Part One: Group Study Rooms
On every visit to Steenbock library, where I work, my eyes are drawn to the group study rooms. It’s easy to understand why. The rooms are cozy, washed in bright, pastel browns, greens, and crisp whites. Their admittedly small size is religiously devoted to economy of space: a table, several chairs, a large monitor, and, fittingly enough for the life sciences library, a green whiteboard are all placed into a space that would be cramped by a king-sized bed.
Being a thoroughly modern student, I have my number of curiosities regarding the technical aspects of the room. While I would never describe myself as a ‘computer genius’ or even capable of coding with any amount of skill, technology has always been a topic of fascination with me. With these rooms in Steenbock, my curiosity had been piqued, especially given the seeming lack of similar spaces in other UW libraries, so far as I have seen (I love you, Memorial Library, but everyone has their flaws). I did a small search through Steenbock’s website, and discovered the room’s features. So, without further ado, the technical aspects of the rooms are as follows:
Canny readers will notice the screens belong to two different computers. Cannier readers will notice that I’m a masochist, as mine runs Windows 10.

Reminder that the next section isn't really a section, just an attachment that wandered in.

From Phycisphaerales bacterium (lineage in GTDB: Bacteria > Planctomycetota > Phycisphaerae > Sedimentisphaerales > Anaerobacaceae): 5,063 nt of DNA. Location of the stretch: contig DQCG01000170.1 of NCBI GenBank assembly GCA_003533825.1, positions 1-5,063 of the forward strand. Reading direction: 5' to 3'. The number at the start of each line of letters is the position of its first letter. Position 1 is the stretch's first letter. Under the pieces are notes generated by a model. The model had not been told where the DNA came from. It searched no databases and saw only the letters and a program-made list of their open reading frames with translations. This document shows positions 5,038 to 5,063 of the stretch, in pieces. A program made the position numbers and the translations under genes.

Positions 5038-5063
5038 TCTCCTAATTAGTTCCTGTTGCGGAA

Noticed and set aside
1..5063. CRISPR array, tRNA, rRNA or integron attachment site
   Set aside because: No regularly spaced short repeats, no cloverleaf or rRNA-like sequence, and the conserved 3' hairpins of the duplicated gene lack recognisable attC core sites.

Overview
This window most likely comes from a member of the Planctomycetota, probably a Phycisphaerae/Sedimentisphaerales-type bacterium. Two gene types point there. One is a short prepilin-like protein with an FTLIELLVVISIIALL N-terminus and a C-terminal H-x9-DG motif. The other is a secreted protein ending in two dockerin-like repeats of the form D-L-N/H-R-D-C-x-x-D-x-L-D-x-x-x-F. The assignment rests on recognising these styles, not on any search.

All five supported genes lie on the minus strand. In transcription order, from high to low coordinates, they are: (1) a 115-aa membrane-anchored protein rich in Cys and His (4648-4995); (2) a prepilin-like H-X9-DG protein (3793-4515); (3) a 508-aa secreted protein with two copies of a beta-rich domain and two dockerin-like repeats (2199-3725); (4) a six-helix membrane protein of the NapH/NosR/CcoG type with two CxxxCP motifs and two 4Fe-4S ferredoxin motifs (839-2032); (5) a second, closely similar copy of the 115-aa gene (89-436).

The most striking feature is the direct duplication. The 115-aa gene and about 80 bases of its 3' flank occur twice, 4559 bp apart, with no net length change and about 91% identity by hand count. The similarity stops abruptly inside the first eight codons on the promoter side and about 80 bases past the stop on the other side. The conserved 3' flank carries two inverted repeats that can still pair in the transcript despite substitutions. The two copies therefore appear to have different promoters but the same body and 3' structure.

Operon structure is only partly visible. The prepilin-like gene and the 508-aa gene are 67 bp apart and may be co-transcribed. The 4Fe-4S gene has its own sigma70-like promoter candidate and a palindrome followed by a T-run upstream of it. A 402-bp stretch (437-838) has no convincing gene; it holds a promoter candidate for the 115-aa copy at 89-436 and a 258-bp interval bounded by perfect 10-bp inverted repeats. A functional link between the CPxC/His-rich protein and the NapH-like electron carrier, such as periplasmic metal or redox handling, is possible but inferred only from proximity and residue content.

- Computer with 40” Liquid Crystal Display monitor, with all the software you’ll want, and plenty you didn’t know you would want.
- Access to wireless printing
- Additional laptops can be checked out from Steenbock (requiring a WiscCard and another ID)
And in case technology isn’t all that you’re looking for, the whiteboards are a great way to display data, dating back to the 1950s (or 60s. We aren’t too sure). The rooms can easily seat between six and eight students, making them excellent for medium-sized groups. Near the rooms is a well-stocked vending area, which even contains a microwave, to reheat food that cooled two hours ago because you were busy researching the history of the whiteboard. Food and drinks can be brought into the study rooms, provided that they are not messy, and that you clean up after yourself.
Here is a whiteboard in its habitual state—written upon.
It should be noted that reservations for rooms are recommended; that you can only reserve a room for four hours every week; and that if the group is more than fifteen minutes late that they forfeit the reservation. Be here and be dear. To the rooms. We work to keep them in good shape.
So when you want a room that catches your eye, whose technology dazzles you, and is a place to meet and study in a productive environment, then go to Stanford or MIT. But if you don’t want to buy a plane ticket, come to Steenbock. We allow bags that exceed forty-five linear inches.
Photos and text by Alex McKenzie
About the Author: Alex McKenzie is an undergraduate student in the UW-Madison Libraries’ ISIP program, majoring in Environmental Studies and East Asian Studies, and whose own room is not as awesome as the group study ones.
Note from Steenbock Library – you can reserve these study rooms at Steenbock and similar ones at other UW-Madison Library locations via the reservation system.